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True as far as it goes. Once you've had the taxable income, though, that becomes your basis in the stock which you now hold, just the same as if you'd bought it from a broker. I would argue that it's the gross amount of the "bonus," not the net that constitutes your basis.

I don't understand this logic - it seems to imply to me that the federal and state taxes I paid on the distribution are no different than broker commissions.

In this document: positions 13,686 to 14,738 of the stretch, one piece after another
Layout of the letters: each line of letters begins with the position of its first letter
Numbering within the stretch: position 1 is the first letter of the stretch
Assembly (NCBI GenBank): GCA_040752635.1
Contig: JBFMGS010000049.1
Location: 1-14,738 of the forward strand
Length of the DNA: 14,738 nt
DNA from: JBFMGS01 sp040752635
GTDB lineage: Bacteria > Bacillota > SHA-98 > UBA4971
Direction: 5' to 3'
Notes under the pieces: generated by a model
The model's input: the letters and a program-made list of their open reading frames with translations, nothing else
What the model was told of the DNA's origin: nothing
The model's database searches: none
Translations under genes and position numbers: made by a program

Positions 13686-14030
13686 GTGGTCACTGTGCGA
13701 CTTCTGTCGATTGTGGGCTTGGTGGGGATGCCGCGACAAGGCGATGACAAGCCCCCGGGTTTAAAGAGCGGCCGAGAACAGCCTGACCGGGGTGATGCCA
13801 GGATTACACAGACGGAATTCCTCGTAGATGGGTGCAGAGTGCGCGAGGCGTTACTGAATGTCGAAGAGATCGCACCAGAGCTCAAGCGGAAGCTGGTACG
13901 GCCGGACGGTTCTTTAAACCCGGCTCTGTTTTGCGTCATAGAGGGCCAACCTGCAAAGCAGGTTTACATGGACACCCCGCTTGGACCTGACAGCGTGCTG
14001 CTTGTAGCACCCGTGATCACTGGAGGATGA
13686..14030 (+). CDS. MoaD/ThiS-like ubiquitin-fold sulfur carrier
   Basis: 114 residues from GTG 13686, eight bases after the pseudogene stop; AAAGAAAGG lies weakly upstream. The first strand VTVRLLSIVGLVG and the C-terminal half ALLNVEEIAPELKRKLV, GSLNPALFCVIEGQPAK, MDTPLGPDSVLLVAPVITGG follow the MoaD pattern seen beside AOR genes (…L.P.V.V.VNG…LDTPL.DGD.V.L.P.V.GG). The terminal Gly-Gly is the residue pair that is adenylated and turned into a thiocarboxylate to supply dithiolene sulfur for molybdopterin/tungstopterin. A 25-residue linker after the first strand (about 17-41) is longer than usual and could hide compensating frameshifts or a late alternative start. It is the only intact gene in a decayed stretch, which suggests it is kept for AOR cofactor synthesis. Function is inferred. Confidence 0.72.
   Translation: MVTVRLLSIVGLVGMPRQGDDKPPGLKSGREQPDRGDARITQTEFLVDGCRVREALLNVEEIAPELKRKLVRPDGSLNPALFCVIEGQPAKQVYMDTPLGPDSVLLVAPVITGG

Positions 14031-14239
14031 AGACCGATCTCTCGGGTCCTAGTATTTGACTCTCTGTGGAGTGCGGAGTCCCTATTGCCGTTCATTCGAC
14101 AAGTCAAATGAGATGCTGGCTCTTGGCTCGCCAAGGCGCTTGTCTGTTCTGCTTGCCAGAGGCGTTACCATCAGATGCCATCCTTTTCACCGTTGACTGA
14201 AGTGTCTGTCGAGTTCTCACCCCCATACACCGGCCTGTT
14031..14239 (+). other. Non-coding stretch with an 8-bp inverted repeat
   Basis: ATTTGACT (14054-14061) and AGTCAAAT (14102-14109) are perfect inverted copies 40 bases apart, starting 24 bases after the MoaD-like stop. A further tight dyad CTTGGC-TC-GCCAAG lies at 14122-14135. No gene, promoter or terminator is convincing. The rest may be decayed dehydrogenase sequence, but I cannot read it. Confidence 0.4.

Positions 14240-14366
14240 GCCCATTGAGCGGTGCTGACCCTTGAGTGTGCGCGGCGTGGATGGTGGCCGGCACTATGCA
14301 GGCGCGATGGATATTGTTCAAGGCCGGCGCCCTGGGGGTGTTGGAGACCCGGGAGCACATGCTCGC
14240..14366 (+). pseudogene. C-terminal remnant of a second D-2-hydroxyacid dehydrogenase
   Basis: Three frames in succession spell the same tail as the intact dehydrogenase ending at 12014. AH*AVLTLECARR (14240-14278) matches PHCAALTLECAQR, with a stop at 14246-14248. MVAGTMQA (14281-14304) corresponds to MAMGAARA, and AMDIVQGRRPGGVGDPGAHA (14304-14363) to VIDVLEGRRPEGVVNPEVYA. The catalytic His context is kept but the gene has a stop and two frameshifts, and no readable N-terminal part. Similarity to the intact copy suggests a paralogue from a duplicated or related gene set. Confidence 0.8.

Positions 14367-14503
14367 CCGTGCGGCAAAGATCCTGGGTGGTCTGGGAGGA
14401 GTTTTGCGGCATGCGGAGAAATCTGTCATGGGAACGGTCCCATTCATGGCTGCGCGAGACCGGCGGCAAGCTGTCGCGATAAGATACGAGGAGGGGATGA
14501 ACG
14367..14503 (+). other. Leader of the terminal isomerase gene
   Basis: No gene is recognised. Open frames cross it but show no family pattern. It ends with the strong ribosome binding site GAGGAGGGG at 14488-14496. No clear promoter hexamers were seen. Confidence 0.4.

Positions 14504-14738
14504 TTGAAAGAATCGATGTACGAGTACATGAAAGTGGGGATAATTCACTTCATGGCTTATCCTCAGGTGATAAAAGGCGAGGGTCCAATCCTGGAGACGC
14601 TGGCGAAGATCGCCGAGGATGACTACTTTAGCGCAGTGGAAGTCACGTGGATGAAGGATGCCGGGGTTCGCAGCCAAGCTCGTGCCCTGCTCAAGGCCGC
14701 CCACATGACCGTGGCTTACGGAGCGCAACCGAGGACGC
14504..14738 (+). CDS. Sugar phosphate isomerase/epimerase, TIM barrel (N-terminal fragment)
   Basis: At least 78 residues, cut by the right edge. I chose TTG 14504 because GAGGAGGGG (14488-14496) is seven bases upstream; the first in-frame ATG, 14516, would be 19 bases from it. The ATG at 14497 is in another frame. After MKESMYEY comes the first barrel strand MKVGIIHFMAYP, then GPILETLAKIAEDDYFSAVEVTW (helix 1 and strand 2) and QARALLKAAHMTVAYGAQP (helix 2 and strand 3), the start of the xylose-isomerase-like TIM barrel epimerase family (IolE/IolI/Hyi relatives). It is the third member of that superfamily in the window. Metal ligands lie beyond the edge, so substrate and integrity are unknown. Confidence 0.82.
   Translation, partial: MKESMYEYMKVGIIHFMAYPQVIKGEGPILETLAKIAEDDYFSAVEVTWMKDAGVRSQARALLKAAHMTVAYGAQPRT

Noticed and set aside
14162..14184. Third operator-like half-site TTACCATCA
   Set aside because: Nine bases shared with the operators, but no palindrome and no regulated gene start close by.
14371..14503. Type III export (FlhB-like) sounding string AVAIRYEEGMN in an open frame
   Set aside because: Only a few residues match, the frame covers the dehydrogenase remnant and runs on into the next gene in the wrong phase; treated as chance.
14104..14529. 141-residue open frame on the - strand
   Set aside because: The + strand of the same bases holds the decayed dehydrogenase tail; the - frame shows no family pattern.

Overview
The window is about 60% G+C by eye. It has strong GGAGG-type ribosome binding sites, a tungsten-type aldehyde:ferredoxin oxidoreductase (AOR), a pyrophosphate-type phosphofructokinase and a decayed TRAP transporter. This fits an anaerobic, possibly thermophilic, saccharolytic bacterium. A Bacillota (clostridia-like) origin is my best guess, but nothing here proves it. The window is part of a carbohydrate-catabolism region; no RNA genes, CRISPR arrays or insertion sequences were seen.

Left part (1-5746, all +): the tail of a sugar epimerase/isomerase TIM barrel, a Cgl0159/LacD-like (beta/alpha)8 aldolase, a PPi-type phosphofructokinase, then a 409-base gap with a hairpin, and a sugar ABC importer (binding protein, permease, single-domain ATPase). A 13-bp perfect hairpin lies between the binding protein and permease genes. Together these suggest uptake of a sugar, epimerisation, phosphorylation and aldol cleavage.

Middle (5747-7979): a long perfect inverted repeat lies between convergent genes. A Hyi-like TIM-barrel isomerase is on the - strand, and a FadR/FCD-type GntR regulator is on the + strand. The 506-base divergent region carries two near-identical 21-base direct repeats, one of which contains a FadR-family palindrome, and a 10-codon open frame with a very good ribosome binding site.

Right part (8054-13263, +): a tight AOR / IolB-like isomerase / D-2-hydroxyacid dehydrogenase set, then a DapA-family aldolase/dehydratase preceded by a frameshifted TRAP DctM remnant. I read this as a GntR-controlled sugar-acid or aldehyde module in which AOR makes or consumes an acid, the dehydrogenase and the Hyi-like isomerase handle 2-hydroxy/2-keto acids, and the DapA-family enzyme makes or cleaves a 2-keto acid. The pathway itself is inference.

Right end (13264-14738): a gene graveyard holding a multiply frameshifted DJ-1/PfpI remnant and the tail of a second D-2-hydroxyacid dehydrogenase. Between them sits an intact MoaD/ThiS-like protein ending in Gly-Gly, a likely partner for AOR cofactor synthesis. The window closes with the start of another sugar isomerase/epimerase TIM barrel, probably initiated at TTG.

In other words, let's say I take my entire two-week paycheck and buy a bunch of stock with it. Isn't my cost basis determined by the cash value of that transaction? Surely I don't include my paycheck deductions into account!

I don't understand how the second situation differs from the first, but I know there must be something I'm missing, as you always give solid accurate advice. Please help me understand.


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